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Flat Top 11-05-2011 08:22 AM

Raising a tennis playing kid
 
Hello. My first post.

I have a 12 yo son who learned tennis from his school teacher last year, now in love with the game and getting pretty good. I was never a tennis player although played a little as a kid. Never got addicted to it, was not even watching tennis on TV. Now we are glued to Tennis Channel daily, watched FYB videos and bought a ball machine. Enrolled him in group classes. Told him that school is number one, tennis is for fun. He says it is the other way around, haha.

How much tennis would you have a kid who wants to do it all the time have? When do parents know that it is worth entering them to academies? For every kid who went that route, how many should have just stayed in school? A kid can always argue that how would we know how good he could be if we did not give him the full support that pros got when they were kids. Thank you.

Soianka 11-05-2011 09:00 AM

I don't think you should limit how much he plays so long as it doesn't affect his school work.

If he loves tennis and wants to play, then by all means let him play.

If you can afford a good academy or good coach, then definitely do that.

BaboFan 11-05-2011 10:08 AM

I'd say academies aren't the best thing but finding a good private coach, sigining him up for usta tournaments, and finding good players or friends to hit with frequently is the best way. As long as he can keep up the straight As its good. But I've found with my son that you can take away tennis as a punishment and they'll be devastated.

Flat Top 11-07-2011 07:23 AM

Thank you for the replies. Any ideas how many kids are in tennis as their career path and how many actually make it (make money in competition)?

BaboFan 11-07-2011 07:52 AM

Starting at 12 he can get really good as in pro coach and go far in open tournaments (BC I did) but pro and winning the opens are very hard

andfor 11-07-2011 07:56 AM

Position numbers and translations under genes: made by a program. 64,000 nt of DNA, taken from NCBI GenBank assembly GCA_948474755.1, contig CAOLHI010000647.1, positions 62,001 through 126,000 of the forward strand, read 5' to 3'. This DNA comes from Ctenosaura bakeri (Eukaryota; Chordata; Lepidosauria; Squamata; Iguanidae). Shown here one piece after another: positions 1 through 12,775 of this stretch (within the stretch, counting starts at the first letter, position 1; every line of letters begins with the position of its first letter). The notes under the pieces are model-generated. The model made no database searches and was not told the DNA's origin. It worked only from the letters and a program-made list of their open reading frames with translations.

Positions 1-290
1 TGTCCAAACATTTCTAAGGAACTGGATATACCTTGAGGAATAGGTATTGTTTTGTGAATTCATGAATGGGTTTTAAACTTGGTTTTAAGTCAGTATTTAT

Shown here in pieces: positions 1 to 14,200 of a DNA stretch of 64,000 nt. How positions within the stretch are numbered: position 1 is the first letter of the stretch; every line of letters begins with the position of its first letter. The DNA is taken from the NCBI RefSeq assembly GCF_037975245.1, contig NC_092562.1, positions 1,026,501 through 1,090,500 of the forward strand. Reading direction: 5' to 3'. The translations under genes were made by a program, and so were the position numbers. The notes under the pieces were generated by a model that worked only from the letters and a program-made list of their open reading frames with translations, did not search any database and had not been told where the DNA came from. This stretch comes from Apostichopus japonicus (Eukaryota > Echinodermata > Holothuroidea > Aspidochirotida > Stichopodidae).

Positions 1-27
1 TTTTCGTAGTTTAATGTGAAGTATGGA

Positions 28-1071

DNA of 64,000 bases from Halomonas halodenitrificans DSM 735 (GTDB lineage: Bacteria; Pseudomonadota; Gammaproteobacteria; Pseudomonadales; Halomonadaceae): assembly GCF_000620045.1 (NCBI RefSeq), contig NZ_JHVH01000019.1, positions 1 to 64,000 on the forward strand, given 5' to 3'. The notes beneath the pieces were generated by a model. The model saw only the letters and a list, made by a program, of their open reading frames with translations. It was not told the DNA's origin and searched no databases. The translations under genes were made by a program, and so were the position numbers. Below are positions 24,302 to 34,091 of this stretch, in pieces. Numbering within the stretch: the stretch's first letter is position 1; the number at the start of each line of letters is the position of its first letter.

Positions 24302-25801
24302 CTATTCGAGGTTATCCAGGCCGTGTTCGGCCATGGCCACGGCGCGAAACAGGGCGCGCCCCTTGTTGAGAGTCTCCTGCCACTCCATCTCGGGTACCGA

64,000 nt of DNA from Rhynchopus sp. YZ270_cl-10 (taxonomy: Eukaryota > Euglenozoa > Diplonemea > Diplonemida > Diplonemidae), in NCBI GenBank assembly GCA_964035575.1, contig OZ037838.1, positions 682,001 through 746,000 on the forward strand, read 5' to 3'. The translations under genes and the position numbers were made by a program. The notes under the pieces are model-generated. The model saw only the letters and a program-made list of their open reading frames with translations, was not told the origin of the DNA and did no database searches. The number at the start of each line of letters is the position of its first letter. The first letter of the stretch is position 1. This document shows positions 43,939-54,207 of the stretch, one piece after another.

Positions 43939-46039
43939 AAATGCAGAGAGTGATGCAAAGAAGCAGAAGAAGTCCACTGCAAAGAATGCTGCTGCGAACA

Starting late may be a blessing. I'd shoot for playing college tennis. Many kids who start the game between 4-8 years old and are superstars in the 10's, 12's and even 14's lose interest and fall off in the 16's and 18's.

hacker 11-07-2011 08:13 AM

My son is almost 12 and has been playing USTA tournaments for a few years. Plays 5 times a week. He wants to drop other sports to concentrate on just tennis. I'd prefer he stick with a couple sports, but school is still number one. He's a good tennis player, but there are some REALLY good young players at these tournaments. I'd see where your sons skill level is in tournaments before thinking about academies. As others have suggested get him in a Jr program with a good Pro Coach.

andfor 11-07-2011 08:32 AM

There's a lot of good books out there to help coaches and parents with their athletes. Here's just one of many. http://www.humankinetics.com/product...g-3rd-edition1

BMC9670 11-07-2011 10:56 AM

Quote:

Originally Posted by Flat Top (Post 6102575)
Thank you for the replies. Any ideas how many kids are in tennis as their career path and how many actually make it (make money in competition)?

I think many kids (and their parents), maybe millions, dream of making money as a competing professional players in tennis, but the reality of the sport is very, very do. Many make their living as teaching professionals, but making a living as a player is extremely hard as only the very top echelon actually make good money.

SoCal10s 11-07-2011 11:03 AM

if you're lucky and do everything right .. high hopes would be that he gets a nice tennis scholarship at a good d1 school.. after that it's up to him...

Tennishacker 11-07-2011 11:18 AM

Quote:

Originally Posted by BMC9670 (Post 6102907)
I think many kids (and their parents), maybe millions, dream of making money as a competing professional players in tennis, but the reality of the sport is very, very do. Many make their living as teaching professionals, but making a living as a player is extremely hard as only the very top echelon actually make good money.

It would be safe to say that less than 1% of junior tennis players go onto making money as a pro.

Tennishacker 11-07-2011 11:20 AM

Quote:

Originally Posted by SoCal10s (Post 6102926)
if you're lucky and do everything right .. high hopes would be that he gets a nice tennis scholarship at a good d1 school.. after that it's up to him...

Agreed, if you child loves tennis, make college the ultimate goal, for reaching that is still very difficult.

BMC9670 11-07-2011 12:26 PM

Quote:

Originally Posted by BMC9670 (Post 6102907)
I think many kids (and their parents), maybe millions, dream of making money as a competing professional players in tennis, but the reality of the sport is very, very do. Many make their living as teaching professionals, but making a living as a player is extremely hard as only the very top echelon actually make good money.

Quote:

Originally Posted by Tennishacker (Post 6102957)
It would be safe to say that less than 1% of junior tennis players go onto making money as a pro.

Ha... just realized I left out an important word in my post... very, very FEW do.